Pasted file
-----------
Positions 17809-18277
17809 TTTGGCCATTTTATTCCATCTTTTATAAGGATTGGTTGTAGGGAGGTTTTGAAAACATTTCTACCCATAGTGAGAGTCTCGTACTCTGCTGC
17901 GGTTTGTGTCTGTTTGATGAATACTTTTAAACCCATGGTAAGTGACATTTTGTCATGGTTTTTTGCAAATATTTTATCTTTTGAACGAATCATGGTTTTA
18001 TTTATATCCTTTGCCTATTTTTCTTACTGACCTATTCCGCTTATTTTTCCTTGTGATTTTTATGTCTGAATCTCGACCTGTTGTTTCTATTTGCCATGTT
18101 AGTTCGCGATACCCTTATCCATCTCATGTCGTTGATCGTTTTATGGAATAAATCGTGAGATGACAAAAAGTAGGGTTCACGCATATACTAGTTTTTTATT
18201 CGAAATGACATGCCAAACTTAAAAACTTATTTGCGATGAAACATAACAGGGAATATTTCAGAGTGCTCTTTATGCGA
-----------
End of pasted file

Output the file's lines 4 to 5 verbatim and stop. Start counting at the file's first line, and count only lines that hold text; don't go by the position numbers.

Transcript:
18001 TTTATATCCTTTGCCTATTTTTCTTACTGACCTATTCCGCTTATTTTTCCTTGTGATTTTTATGTCTGAATCTCGACCTGTTGTTTCTATTTGCCATGTT
18101 AGTTCGCGATACCCTTATCCATCTCATGTCGTTGATCGTTTTATGGAATAAATCGTGAGATGACAAAAAGTAGGGTTCACGCATATACTAGTTTTTTATT